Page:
“Doe Season in Mamma’s Kitchen” is Selected as a Feature Poem

Thanks to The Coil Magazine for selecting my work

Image by (El Caminante) from Pixabay

I am very pleased to share with you all that an exclusive magazine, The Coil, via Alternating Current Press, has chosen a poem of mine which I submitted to them in April of 2019. It takes a long time to hear back on poetry submissions, but they are so worth the wait to add credibility to your resume…so we poets submit and we wait and we hope.

I am excited to add this publication to my resume and share the post with you all here. Also this poem is a semifinalist for the Luminaire Award:

Your submission has been entered into the semifinalist round for the 2021 Luminaire Award, for a chance to win $100 and other prizes. Your submission will receive additional print publication if it is chosen as a Top-5 Finalist in the editor’s pick selection. We will be in contact with you further down the road when we are ready to lay out the forthcoming publication.

Alternating Current Press

Hop by there and see my work! The link is below 🙂

#CoilMag

The Proof is in the Reviews

About a month ago I launched “organic,” my first poetry collection.

The reviews are coming in, and they are stellar. I invite you to read them and consider ordering a copy of this book for yourself.

My book ratings today!!!

#1651 in Two-Hour Literature & Fiction Short Reads
#3671 in Poetry (Books)
#590 in Poetry (Kindle Store)
#16251 in Poetry (Books) (paperback)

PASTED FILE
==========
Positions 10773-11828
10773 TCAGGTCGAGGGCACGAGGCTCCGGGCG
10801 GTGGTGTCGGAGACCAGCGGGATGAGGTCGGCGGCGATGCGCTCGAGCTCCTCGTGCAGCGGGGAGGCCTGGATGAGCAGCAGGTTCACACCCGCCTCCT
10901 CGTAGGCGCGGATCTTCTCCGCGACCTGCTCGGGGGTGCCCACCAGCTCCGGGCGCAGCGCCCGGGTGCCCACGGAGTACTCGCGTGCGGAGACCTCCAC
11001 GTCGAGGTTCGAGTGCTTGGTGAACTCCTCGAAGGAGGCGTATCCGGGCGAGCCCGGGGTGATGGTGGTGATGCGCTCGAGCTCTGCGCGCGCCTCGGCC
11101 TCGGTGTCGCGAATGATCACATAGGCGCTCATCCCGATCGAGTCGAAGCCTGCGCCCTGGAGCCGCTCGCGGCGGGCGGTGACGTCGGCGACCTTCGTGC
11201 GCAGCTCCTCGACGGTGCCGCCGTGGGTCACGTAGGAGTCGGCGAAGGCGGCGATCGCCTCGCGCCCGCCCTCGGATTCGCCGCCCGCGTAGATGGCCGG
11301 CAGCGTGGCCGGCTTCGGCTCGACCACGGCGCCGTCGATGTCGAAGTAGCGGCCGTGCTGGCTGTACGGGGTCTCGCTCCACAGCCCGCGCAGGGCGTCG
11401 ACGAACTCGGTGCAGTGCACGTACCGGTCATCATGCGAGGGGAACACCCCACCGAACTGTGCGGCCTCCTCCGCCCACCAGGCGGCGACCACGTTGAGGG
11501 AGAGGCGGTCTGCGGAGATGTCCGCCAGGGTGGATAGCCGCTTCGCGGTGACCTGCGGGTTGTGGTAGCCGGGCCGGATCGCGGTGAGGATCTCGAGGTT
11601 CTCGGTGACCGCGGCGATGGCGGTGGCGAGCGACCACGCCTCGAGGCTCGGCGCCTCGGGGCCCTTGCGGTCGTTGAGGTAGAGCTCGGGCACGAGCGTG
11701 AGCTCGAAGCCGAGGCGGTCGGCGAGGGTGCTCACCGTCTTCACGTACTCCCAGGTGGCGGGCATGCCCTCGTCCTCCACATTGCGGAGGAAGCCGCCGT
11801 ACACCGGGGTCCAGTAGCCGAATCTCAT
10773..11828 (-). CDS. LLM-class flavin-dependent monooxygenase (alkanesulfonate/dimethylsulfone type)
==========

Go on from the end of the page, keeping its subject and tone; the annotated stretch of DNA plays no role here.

For a poetry book, this is astounding.

Read the reviews here and order your copy!

organic–in paperback!

organic–Kindle version!

Goodreads

Amazon

For more information on upcoming books, and for all the latest on Christina’s writing you may join her Fiddleheads & Floss Newsletter!

https://christinaward.substack.com/p/coming-soon

Poetically Yours,

Christina Ward
Fiddleheads & Floss

Podcast Interview on Poetry–and Me!

I think you’ll really enjoy this conversation on poetry and inspiration

Author’s photo

I am sure you have all heard the buzz. I have a new poetry book out called ::organic::

The reception has been humbling. Here are a few reviews that I have received so far:

In addition to a wonderful reception for the book, I’ve been interviewed twice; once for an article which is not out yet, and once for a terrific podcast called Words from the River.

Laurie Nave did a fantastic job with the interview and I invite you to give it a listen:

Words from the River Podcast

The conversation includes poetry, the writing process, poets and poetry trends, the human experience, and our connection to the natural ecosystem. I hope that you will treat yourself today with a cup of tea and a listen to this deeply inspiring conversation.

Poetically yours,

Christina Ward
author of ::organic::

Celebrate with Me My Debut Book: Organic!!

It is a truly beautiful collection of poetry.

I am so proud of this long-awaited debut book.

To order:

organic–in paperback!

organic–Kindle version!